Parenting during the pandemic has taught me to embrace video games | #parenting | #childsecurity | #kidprotection

Contributed by Alexandra Zabjek

When I hear my 9-year-old son whooping and shouting with glee, I almost forget I was once a parent who was against video games. 

Not that I thought I’d stop my kid from playing them. I just never thought I’d see their value as a way to occupy his time and to forge friendships. 

Video games were never my thing — aside from some childhood years playing a miniature plumber dodging angry mushrooms to save a princess. As I grew up, I just saw video games as a waste of time.

Then along came a global pandemic.

Like everyone in Canada, we shut in hard last March. No school, no play dates, no team sports. So when my only child couldn’t see his friends in person, he met them through Fortnite.

When his schoolwork was done (or more accurately, abandoned) and I was staring down one daily deadline after another, my kid’s afternoons yawned empty before him. That’s when he’d log onto Fortnite, a multi-player shooter game. Thankfully, there’s no blood or gore, although I still cringe a little at the many and various weapons that pop up on the screen.

Arjun proudly celebrates a Fortnite victory. (Alexandra Zabjek)

My son played just a little at first, with a few select friends. Then in earnest, as the thrill of hard-fought victories and the game’s rewards system pulled him in. More importantly, every time he logged on he could chat to his friends, cooped up in their own bedrooms, basements or family rooms across the city.

Like anyone with a headset covering his ears, my kid forgets that we can still hear him. Sometimes, excited screams  drift through the vents to my upstairs office. Other times, I hear a nine-year-old’s version of trash talk, as my son’s voice carries up the stairwell from the basement. It’s all part of the background noise in our home these days.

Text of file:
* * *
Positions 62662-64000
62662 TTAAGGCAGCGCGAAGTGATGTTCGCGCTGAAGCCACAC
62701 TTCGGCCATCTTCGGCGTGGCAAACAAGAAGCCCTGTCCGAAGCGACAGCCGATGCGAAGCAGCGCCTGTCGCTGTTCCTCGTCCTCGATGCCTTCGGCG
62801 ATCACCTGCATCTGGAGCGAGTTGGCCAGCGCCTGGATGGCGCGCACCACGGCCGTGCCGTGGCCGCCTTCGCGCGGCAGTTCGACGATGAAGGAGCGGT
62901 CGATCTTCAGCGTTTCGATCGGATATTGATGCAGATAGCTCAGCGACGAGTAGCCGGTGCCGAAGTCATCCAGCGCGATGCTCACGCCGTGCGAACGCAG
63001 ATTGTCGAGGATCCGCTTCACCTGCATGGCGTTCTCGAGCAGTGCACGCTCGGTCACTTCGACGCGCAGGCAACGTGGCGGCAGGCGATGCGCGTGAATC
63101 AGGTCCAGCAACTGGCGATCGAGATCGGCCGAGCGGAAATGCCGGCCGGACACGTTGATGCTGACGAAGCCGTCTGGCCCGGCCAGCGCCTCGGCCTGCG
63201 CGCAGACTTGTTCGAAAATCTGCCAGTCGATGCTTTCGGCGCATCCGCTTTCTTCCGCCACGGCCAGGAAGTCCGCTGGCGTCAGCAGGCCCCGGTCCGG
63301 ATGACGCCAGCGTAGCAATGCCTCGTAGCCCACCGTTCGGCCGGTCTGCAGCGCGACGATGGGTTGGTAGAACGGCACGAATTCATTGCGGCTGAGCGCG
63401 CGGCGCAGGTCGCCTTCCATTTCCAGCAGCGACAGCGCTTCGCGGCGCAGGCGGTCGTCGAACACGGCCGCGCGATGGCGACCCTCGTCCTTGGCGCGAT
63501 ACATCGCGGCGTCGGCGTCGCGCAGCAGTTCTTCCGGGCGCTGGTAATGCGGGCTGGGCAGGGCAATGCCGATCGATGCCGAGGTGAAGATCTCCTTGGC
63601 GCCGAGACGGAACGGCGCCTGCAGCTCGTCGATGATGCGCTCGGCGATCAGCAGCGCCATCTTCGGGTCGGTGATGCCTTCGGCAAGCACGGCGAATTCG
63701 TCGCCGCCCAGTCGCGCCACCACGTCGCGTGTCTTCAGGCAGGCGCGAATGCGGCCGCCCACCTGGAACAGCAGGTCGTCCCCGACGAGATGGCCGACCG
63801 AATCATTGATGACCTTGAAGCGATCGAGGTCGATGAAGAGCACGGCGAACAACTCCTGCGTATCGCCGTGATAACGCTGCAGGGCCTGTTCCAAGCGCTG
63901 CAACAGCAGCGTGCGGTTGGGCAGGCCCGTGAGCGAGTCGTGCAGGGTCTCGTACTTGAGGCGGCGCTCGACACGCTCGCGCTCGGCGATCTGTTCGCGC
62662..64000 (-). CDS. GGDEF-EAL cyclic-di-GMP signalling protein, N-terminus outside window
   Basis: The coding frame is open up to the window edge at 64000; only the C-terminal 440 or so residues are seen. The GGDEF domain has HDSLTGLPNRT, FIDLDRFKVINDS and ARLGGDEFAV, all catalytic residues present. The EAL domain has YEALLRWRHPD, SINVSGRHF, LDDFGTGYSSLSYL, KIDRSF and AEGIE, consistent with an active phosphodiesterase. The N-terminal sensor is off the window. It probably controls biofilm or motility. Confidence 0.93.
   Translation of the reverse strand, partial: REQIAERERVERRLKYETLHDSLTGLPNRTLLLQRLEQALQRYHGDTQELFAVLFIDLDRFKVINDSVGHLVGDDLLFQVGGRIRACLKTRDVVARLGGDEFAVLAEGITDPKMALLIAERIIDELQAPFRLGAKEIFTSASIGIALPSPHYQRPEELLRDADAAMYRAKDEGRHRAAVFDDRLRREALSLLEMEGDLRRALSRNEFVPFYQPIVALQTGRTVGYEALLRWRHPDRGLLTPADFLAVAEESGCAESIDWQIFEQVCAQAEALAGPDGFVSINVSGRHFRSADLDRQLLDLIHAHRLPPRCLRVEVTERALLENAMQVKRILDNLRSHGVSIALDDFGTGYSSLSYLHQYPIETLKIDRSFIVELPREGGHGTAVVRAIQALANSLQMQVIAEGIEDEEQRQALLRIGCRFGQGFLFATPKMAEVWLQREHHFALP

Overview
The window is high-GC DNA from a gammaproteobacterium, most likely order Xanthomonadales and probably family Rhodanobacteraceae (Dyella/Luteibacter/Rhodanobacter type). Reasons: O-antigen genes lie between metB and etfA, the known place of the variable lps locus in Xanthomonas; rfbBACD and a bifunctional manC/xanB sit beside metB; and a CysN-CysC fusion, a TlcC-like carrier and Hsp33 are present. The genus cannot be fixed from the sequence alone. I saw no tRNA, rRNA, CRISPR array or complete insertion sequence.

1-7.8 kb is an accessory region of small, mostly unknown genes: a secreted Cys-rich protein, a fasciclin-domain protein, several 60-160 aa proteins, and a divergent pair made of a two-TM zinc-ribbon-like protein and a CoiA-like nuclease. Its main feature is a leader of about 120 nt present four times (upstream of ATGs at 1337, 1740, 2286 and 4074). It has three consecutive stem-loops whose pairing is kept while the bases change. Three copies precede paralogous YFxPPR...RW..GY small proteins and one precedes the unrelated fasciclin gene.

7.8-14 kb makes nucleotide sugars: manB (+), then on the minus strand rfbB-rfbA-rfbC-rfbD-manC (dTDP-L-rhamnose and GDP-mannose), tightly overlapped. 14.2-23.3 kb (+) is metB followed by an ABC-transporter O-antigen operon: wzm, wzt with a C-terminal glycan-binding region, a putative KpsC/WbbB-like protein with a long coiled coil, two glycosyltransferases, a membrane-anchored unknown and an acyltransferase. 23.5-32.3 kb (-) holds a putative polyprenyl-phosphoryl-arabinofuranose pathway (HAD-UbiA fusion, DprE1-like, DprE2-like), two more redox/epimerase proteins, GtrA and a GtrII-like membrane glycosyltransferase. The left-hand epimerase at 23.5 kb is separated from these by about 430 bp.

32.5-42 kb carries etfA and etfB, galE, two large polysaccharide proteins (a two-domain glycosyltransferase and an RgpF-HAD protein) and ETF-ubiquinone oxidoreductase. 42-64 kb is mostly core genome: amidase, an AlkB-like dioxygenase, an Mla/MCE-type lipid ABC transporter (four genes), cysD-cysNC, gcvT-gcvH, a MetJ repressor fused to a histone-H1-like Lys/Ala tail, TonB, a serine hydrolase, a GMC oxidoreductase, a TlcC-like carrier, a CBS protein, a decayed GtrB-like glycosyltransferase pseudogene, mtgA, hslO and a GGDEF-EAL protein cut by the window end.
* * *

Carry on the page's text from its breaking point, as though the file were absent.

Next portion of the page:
But it’s the little conversations I overhear that make me smile, with a new appreciation for what this gaming world offers.

“Patrick, we have to trek without you! George, are you in agreement?” I heard him say one day. I had no idea where they were trekking to, or what it would mean to leave poor Patrick behind. But I recognized teamwork and problem-solving when I heard it. 

My kid now stays in touch more easily with his cousins, who live a province away. Eight- and nine-year-olds aren’t the best phone conversationalists. But give them a game to share, and their conversations light up in funny and unexpected ways. 

Somewhere to see friends again

It’s not perfect. We still fight about limits on game time. There are occasional tantrums and fights and a rolling-of-eyes attitude that’s shown up a little earlier than I would like.

At the end of the day, in this pandemic year, video games have replaced the sound of a gaggle of kids trooping through the front door. I can hear their voices filter through my son’s headset instead, and I make a point to get an update on the latest action. Who’s the best player right now? Who was up at 7 a.m. to play with you on a Saturday?
And I’m also trying to learn. As I saw a gamer point out online: how long do parents spend watching a swimming lesson or dissecting their kid’s ice hockey game?

Why shouldn’t I show some interest in this pastime that he clearly loves and enjoys?

The Fortnite lesson eventually begins to pay off. (Alexandra Zabjek)

So I try. I try to watch every so often, and have even tried to play — admittedly more for my son’s entertainment than anything else. Truth is, I’m terrible. Video games have moved far past my skill set from the early days of Nintendo.

As much as I’ve accepted and sometimes even celebrate his Fortnite friendships, I still daydream of a time when all of those kids might actually tumble into our basement — in person. They could play, and scream, and then come upstairs for pizza. I think about how wonderful it would be to hear the voices of little kids hanging out together, and not just through headsets.

Alexandra Zabjek is an associate producer with CBC Radio’s The Current.

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